The last time we drove to Duluth, Minnesota there were 40-50 mph winds blowing so we decided to continue on up the North Shore and see if we could catch some big waves. The winds were blowing from the South East and there were no big waves. We stopped at Gooseberry Falls to check out the conditions.
At the time I thought we should have driven to Grand Marais, Minnesota but we didn’t have time. Paul Sundberg was able to capture the furry of the storm in the harbor.
We had some time to kill so we drove down to Brighton Beach in Duluth, Minnesota to check on winter conditions. Not what we expected. This is what mid March weather should look like at Brighton Beach.
This is what it looks like this year.
We took a drive down to Devil’s Punchbowl and Paradise Valley to check out the ice. Not much going on at the Punchbowl but the warm weather and running water at Paradise Valley produced some nice edge ice. It was a little tricky getting across the stream because there has been quite a bit of water running this winter. I did find out from a friend that what I have been calling Paradise Valley does have a more specific name. It’s called Tripp Falls Ravine. More photos from Trip Falls Ravine can be found on my website.
We drove over to Hudson, Wisconsin to check on conditions at Willow River State Park and to see if the Trumpeter Swans were still around. The Swans were gone as was the ice on the river. There was very little ice at Willow Falls but I notice on the walk in there were some interesting ice formations along a branch of the river. It was a steep climb down to the river but it was worth the effort.
It looks like the river was higher and when it receded it left a ring of ice on the trees. The first photo shows where a Beaver has been working on the tree. If you look close you can see the teeth marks.
When I first started photographing birds I had to do it from my basement window because I didn’t have the right lenses to photograph them at the feeders. The birds would go to the feeders to get seeds then fly to a lilac bush by the basement window to eat them. This made it easy to get some close shots. Over the years I acquired better lenses and started photographing from my large windows by the feeders. I recently went back to my roots and spent the better part of a day photographing from my basement window.
Dark-eyed Juncos were around in large numbers after being absent for part of the winter.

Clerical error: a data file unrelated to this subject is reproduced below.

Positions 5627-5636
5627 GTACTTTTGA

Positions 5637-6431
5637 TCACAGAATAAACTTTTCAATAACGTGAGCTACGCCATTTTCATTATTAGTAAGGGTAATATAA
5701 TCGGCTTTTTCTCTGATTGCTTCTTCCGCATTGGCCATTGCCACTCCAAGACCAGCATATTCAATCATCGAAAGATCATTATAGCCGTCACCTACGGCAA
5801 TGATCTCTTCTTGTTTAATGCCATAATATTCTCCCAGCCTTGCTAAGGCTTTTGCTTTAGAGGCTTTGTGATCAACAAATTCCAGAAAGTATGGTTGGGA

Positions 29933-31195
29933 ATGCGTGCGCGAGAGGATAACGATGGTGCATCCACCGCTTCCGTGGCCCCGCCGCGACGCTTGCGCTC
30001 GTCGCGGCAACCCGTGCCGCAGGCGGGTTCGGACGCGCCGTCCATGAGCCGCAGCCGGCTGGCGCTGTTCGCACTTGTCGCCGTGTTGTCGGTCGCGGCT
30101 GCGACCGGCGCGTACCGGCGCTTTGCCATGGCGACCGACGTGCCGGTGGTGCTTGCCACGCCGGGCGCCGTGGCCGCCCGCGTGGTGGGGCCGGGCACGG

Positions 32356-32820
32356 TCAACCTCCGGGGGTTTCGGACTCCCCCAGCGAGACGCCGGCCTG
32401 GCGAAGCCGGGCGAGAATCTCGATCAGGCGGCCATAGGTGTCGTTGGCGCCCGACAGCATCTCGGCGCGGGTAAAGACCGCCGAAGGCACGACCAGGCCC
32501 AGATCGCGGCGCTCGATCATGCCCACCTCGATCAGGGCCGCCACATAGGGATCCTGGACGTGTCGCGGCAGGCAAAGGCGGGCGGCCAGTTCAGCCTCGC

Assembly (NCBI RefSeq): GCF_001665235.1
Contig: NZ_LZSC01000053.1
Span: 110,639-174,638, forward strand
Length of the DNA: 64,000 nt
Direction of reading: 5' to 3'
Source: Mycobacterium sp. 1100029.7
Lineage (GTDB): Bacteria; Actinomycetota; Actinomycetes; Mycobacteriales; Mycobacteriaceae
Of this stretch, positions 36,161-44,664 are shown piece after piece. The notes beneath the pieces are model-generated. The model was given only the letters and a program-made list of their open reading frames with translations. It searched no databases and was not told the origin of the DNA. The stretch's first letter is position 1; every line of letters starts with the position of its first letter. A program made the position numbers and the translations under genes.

Black-capped Chickadees were around in large numbers. This seemed to be their favorite perch for eating.
There were also a few Northern Cardinals around but they were a little skittish and wouldn’t come near the window.
At least what passes for a blizzard this year. It snowed all day and we had some strong winds but only about 6 inches of snow. When we do get a snow storm it seems to bring the Northern Cardinals out in good numbers. On this day I was lucky to get more than the the usually number of shots of female Cardinals.
As we were leaving Duluth to head back home we stopped at Amnicon Falls to look around. I didn’t think we would take any photos but this was the first time I had seen large amounts of foam at the bottom of lower falls.
Having given up on walking on the ice to the brownstone caves we decided to return to our original plan and drive over to Lost Creek Falls. This was to be our first time hiking to the falls in the winter. With the unusually warm conditions we figured there would be some water running over the falls. We had a great time at the falls. It was a great hike in and the falls offers a little seclusion and an opportunity to reflect. More photos from Lost Creek Falls can be found on my website.
After the race I asked one of the officials where the brownstone caves were located. He pointed out how to reach them. We joined up with a friend from Bayfield and started walking out on the ice toward the caves. We encountered this small island before we had gone very far.
There were some large pressure ridges on the lake and open water where they had been formed. We had to do some back tracking to find places to cross them.
As the temperatures warmed we noticed more water on the ice. We also encountered some large cracks in the ice and decided this probably was not the best day to be making this trip. We decided to add the brownstone caves to our list of things to do on a cold winter day.
A few weeks ago we were in Washburn, Wisconsin for the Start of the Bike Across the Bay fat tire bicycle race. We arrived as the racers were starting to gather. and check out conditions. The evening before the Book Across the Bay had been held. Given that the temperatures were close to 60 degrees Chequamegon Bay was slush and water for that event. For the bike race the water had frozen and it was glare ice.
More photos from the Bike Across the Bay can be found on my website.
We arrived as the racers were starting to gather.
I noticed that most of the racers were out checking out conditions and trying to see how much air they would need in their tires. The fat tire bikes has studs which helps with the traction.
While the racers were getting their instructions the photographers were working of getting the ideal shot.
Off they went. Several of them turned back before they had gone very far. I couldn’t tell if the conditions were bad or if they had mechanical problems. As the morning wore on the freshly frozen ice begin to disintegrate. We didn’t stay around for the finish but from comments I heard they bikers were making good time.